Canadian Forest Service Publications

Incorporating mountain pine beetle impacts on stand dynamics in stand and landscape models: a problem analysis. 2004. Stockdale, C.; Taylor, S.W.; Hawkes, B.C. Pages 200-209 in T.L. Shore, J.E. Brooks, and J.E. Stone, editors. Mountain Pine Beetle Symposium: Challenges and Solutions, October 30-31, 2003, Kelowna, British Columbia, Canada. Natural Resources Canada, Canadian Forest Service, Pacific Forestry Centre, Victoria, British Columbia, Information Report BC-X-399. 298 p.

Year: 2004

Issued by: Pacific Forestry Centre

Catalog ID: 25049

Language: English

Availability: PDF (download)

Mark record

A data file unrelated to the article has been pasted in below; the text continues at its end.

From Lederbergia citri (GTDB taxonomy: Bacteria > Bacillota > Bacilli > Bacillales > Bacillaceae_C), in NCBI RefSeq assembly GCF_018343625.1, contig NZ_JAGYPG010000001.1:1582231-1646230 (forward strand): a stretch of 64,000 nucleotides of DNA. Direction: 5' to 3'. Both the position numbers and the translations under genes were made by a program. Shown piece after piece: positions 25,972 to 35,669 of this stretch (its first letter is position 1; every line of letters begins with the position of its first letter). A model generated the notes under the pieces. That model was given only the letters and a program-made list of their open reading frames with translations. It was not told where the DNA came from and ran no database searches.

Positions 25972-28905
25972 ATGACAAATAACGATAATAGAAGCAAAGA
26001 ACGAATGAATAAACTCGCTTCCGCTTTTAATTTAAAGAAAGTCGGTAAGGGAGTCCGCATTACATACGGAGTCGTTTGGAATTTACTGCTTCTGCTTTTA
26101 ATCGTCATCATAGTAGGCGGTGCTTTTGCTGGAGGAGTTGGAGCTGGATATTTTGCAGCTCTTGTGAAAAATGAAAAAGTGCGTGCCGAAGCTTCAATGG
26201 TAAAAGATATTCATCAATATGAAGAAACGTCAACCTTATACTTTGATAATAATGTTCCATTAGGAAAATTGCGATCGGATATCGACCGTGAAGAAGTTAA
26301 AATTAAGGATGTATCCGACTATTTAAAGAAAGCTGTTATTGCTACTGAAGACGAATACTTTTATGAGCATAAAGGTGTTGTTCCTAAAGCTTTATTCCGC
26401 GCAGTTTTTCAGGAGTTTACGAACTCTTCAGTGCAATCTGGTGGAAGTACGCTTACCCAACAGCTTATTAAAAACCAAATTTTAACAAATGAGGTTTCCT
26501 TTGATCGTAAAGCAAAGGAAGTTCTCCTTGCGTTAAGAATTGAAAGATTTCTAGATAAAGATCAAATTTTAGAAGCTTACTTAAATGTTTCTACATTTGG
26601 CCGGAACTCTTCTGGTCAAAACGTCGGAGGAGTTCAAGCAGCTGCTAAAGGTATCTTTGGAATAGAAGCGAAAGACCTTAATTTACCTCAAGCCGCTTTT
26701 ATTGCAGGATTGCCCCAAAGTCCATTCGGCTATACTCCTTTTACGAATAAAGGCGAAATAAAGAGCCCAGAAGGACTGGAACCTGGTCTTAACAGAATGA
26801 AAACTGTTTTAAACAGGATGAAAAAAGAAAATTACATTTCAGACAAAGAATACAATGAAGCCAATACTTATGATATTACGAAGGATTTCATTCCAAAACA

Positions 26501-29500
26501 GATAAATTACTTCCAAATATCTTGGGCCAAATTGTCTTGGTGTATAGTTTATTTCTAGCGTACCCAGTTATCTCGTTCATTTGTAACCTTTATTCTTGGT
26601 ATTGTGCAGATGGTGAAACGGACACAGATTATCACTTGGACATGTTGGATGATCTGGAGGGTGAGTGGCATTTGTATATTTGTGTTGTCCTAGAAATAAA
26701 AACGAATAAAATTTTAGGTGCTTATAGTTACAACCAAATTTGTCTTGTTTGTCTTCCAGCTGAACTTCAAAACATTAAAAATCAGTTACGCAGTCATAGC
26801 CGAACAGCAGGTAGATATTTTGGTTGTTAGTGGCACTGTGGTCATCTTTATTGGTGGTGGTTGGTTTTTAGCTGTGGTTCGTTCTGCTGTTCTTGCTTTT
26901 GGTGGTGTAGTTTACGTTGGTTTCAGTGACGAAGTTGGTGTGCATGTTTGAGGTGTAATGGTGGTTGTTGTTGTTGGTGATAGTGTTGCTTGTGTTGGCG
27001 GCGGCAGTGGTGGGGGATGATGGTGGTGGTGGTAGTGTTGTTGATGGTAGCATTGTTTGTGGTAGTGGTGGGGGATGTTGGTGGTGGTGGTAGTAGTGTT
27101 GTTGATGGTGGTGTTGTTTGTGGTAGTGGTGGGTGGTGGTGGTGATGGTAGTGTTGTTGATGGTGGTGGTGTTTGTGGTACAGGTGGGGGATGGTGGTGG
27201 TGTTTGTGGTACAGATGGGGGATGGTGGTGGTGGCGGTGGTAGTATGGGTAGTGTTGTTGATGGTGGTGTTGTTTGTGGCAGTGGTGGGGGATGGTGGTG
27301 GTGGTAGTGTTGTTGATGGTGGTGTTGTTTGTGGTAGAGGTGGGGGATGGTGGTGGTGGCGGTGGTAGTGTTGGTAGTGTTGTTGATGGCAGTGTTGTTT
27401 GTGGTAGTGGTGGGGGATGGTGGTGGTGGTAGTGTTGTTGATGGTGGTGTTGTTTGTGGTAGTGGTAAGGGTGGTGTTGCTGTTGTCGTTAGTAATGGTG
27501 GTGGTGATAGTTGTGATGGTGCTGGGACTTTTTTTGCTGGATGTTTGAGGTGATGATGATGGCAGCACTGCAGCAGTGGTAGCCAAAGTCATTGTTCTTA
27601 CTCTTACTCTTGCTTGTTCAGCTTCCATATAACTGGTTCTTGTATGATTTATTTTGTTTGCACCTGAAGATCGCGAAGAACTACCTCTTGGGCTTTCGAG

Due to numerous operational, legal and ecological constraints, a large portion of the millions of ha of lodgepole pine affected by the current mountain pine beetle outbreak will not be salvage logged. Understanding how unsalvaged stands and landscapes will develop is critical for assessing the socio-economic and ecological impacts of the outbreak. Most modelling work in British Columbia has been of mountain pine beetle population development, outbreak spread, and interaction with management treatments. Further work is needed to project impacts on stand and forest development. Data obtained from our companion study have some implications for stand modelling. In the Chilcotin outbreak, surviving trees in all diameter classes continued to grow well during the course of the outbreak. Many more small diameter trees are killed in an outbreak than mountain pine beetle population models predict. There was extensive mortality due to Ips spp. after the collapse of the mountain pine beetle outbreak. Surviving pine and non-host species responded well to release from overstory competition. This project will identify pathways to include mountain pine beetle impacts in stand and forest growth models focussing primarily on PrognosisBC and its extensions, the Fuels and Fire Effects Model, and the Westwide Pine Beetle Model.